So it’s not that there’s no going back, but rather that there’s no longer the easy option to just start patching B-style at any point. I’m not as likely to switch now since it would take some effort to roll back first. As it is, I can just continue in Group A but also block the KB2952664 telemetry by following @abbodi86‘s manual instructions (AKB 2000012, https://www.askwoody.com/forums/topic/2000012-neutralize-telemetry-sustain-win-7-8-1-monthly-rollup-model/), which are pretty simple and involve only one extra step after the updates.

        I don’t think that Group B patching is too difficult to follow, nor do I feel that anyone has tried to dissuade me from trying it. I think the instructions given by the MVP’s are very clear, along with all the great feedback provided by Group B patchers. I just find it simpler to do things from Windows Update *if and when possible,* especially since some patches (Office updates? .NET rollups?) are done through Windows Updates anyway. I also haven’t had any problems caused by Group A patching; it’s not as if there are problems I could have avoided if I had followed Group B.

        So at least for now, the combination of Group A plus blocking the telemetry works best for me for the remaining 14 months. Of course, if some unforeseen new difficulty should arise, I might need to reconsider Group B in the future. Who knows what obstacles Microsoft might throw in our way?

        Linux Mint Cinnamon 19.2
        Group A:
        Win7 Pro x64 SP1 Haswell, 0patch Pro, dual boot with Linux
        Win7 Home Premium x64 SP1 Ivy Bridge, 0patch Pro, mostly offline
        Win 10 Pro x64 v1909 Ivy Bridge, dual boot with Linux

        2 users thanked author for this post.
        • #230104 Reply
          Kirsty
          Da Boss

          My original post was removed from the other thread for being off-topic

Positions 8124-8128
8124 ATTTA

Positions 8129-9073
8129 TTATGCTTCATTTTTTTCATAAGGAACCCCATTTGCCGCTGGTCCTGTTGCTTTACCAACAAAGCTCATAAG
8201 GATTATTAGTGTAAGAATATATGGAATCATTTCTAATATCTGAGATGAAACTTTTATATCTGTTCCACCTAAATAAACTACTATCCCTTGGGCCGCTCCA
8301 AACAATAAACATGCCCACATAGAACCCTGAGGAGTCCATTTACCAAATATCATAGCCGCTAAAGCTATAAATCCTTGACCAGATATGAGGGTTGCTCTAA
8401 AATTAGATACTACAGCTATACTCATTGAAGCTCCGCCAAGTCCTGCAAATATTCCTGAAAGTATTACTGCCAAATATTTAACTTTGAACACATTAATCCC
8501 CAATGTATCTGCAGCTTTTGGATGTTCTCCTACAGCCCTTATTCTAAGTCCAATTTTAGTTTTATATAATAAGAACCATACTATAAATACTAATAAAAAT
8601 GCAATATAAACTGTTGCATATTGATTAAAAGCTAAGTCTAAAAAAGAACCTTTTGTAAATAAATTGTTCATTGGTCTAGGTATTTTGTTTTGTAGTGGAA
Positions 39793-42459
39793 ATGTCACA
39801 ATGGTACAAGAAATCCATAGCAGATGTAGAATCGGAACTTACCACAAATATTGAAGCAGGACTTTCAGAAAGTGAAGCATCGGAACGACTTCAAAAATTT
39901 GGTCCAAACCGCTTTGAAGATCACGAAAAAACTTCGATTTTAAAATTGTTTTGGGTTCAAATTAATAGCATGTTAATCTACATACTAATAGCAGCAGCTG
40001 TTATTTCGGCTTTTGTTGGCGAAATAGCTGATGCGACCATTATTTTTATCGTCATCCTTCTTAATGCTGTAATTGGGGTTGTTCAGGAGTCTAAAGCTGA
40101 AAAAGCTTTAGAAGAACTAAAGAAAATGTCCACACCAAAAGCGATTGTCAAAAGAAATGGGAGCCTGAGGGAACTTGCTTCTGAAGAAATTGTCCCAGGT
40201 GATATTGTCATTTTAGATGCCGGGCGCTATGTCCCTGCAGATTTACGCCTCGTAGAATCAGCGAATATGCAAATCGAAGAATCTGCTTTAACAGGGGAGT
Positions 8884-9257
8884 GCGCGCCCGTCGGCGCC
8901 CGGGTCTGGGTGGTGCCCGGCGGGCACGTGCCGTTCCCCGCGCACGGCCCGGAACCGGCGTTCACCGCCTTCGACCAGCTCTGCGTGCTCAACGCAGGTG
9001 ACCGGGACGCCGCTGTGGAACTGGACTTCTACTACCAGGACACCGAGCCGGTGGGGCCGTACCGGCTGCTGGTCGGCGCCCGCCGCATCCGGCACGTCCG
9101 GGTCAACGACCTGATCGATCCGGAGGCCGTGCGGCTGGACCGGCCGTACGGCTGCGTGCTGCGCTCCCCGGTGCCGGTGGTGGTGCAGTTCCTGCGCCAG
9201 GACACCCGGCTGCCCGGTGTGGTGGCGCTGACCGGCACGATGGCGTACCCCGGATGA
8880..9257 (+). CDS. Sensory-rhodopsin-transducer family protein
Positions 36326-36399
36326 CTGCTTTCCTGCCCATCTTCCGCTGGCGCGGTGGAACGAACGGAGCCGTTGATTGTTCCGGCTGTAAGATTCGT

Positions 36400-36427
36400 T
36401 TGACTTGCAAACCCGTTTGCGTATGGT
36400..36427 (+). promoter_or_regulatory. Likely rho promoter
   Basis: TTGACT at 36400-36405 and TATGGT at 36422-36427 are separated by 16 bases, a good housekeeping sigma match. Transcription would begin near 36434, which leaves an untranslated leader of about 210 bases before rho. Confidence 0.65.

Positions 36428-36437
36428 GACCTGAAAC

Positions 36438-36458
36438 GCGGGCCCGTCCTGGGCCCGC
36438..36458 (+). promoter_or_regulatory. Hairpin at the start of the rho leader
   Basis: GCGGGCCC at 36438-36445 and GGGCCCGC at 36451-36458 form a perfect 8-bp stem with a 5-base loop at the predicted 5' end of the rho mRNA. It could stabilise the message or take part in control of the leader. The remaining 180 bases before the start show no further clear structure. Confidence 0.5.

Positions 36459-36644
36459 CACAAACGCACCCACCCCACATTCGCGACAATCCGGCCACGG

I couldn’t find anything that would suggest a post had been removed, when I looked… 😕

          1 user thanked author for this post.
          • #231326 Reply
            jburk07
            AskWoody Plus

            @Kirsty,

            You’re right; I didn’t mean that the post had been removed, but that only the first sentence survived. The rest of the text was deleted, so I had to reconstruct it. Thanks for your help and response.

            Linux Mint Cinnamon 19.2
            Group A:
            Win7 Pro x64 SP1 Haswell, 0patch Pro, dual boot with Linux
            Win7 Home Premium x64 SP1 Ivy Bridge, 0patch Pro, mostly offline
            Win 10 Pro x64 v1909 Ivy Bridge, dual boot with Linux

        • #230103 Reply
          anonymous
          Guest

          @jburk07 , I am that @anonymous #229810. I think your approach for your needs is an excellent match. I hope it makes sense when I say I’m actually indifferent to how others update or why. I only wish them the best success possible. And enjoy reading reports of success.

          My only purpose in that brief post was to attempt to address OscarCP’s Question Nº 2 of the moment directly above in #post-229804. I thank you for the cordiality of including me with the list of voices in that subthread. I believe you are trying to be every bit as helpful.

          You may be interested to see where more is presented from that point:

          The Ease of Group B patching.

          Reflecting back to you in like manner, I had considered avoiding the KB2952664 functionality altogether by hopping as discussed in this topic. After reading more, I am also satisfied by abbodi86’s instruction and followed the Group A method in AKB2000004, followed after restart with AKB2000012. Every indication is success.

          2 users thanked author for this post.